Ida Altman taught at the University of New Orleans until 2006, when she joined the University of Florida history department. She is author of Emigrants and Society. Extremadura and Spanish America in the Sixteenth Century and Transatlantic Ties in the Spanish Empire: Brihuega, Spain, and Puebla, Mexico, 1560-1620, and co-author, with Sarah Cline and Juan Javier Pescador, of The Early History of Greater Mexico.
Susie Minchin received her Ph.D. in History from Cambridge University in 1998. She subsequently held an Albin Salton Fellowship at the Warburg Institute, University of London, and is currently Visiting Fellow at King’s College London.
Linda A. Newson did her Ph.D. in Geography at University College London and has since been on the faculty of King’s College London, where she is now Professor of Geography. She has written four books dealing with native American populaton decline and cultural change in Trinidad, Nicaragua, Honduras and Ecuador and has recently published (with Susie Minchin) a book on the Portuguese slave trade, From Capture to Sale: The Portuguese Slave Trade to Spanish South America in the Early Seventeenth Century (Leiden: Brill, 2007). She is a Fellow of the British Academy.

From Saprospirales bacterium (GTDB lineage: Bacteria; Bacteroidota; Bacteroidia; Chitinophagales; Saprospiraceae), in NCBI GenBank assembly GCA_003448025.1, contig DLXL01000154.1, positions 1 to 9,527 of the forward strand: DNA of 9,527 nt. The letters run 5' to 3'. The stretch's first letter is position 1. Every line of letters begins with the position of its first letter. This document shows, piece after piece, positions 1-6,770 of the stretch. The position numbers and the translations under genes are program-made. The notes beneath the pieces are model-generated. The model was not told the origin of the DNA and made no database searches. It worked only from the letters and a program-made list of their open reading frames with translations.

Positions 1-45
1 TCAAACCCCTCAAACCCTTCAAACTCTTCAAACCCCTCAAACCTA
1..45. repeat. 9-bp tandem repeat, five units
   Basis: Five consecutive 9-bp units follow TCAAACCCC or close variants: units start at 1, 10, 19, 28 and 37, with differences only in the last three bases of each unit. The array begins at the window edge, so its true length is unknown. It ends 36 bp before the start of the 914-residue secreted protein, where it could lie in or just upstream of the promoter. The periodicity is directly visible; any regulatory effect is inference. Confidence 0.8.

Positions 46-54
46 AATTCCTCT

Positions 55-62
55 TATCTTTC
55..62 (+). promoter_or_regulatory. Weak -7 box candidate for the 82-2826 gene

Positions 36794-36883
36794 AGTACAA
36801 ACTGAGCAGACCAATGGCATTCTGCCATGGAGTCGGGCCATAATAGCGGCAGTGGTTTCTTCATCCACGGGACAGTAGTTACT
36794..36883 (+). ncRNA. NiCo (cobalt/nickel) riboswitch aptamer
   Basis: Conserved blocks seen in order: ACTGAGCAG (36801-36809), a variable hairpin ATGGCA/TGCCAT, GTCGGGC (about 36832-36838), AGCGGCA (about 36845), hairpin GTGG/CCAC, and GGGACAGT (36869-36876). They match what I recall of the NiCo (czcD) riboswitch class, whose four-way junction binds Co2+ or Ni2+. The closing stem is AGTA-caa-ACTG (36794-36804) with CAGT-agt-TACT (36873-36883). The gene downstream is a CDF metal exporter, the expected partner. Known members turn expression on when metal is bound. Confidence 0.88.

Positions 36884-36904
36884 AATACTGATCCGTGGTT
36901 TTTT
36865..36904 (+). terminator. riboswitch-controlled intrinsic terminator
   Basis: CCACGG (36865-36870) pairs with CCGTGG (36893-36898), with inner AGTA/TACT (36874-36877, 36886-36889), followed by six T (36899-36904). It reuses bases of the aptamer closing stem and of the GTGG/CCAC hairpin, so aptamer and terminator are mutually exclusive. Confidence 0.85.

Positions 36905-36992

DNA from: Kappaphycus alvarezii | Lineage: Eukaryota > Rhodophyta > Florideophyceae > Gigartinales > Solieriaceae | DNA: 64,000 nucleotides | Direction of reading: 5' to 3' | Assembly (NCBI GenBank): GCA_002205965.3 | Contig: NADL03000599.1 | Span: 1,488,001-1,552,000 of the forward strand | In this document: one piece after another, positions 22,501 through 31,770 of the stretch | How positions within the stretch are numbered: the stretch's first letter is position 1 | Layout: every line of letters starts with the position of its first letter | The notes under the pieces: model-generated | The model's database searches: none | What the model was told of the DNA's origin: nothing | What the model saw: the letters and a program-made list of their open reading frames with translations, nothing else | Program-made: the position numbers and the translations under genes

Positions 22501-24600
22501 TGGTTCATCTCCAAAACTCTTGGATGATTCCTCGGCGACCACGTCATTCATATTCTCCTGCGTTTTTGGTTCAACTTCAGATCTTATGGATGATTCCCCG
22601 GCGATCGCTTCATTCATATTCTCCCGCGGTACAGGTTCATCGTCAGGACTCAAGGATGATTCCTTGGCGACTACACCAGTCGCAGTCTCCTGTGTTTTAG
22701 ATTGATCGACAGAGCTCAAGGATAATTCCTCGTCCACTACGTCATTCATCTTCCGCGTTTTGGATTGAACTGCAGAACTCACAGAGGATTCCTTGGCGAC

Kathryn A. Sloan is Assistant Professor of History and Latin American Studies at the University of Arkansas. She is the author of “Runaway Daughters: Women’s Masculine Roles in Elopement Cases in Nineteenth-Century Mexico,” in Anne Rubenstein and Victor Macias-González, eds., Mexico Uncut: Performance, Space, and Masculine Sexuality in Mexico after 1850 (Albuquerque: University of New Mexico Press, forthcoming 2007). She recently completed a book manuscript entitled Runaway Daughters: Elopement, Honor, and Working-Class Families in Nineteenth-Century Mexico.
David M. Stark is an assistant professor of History at Grand Valley State University, located in Allendale, Michigan. His research interests focus on slavery in seventeenth and eighteenth century Puerto Rico. [End Page v]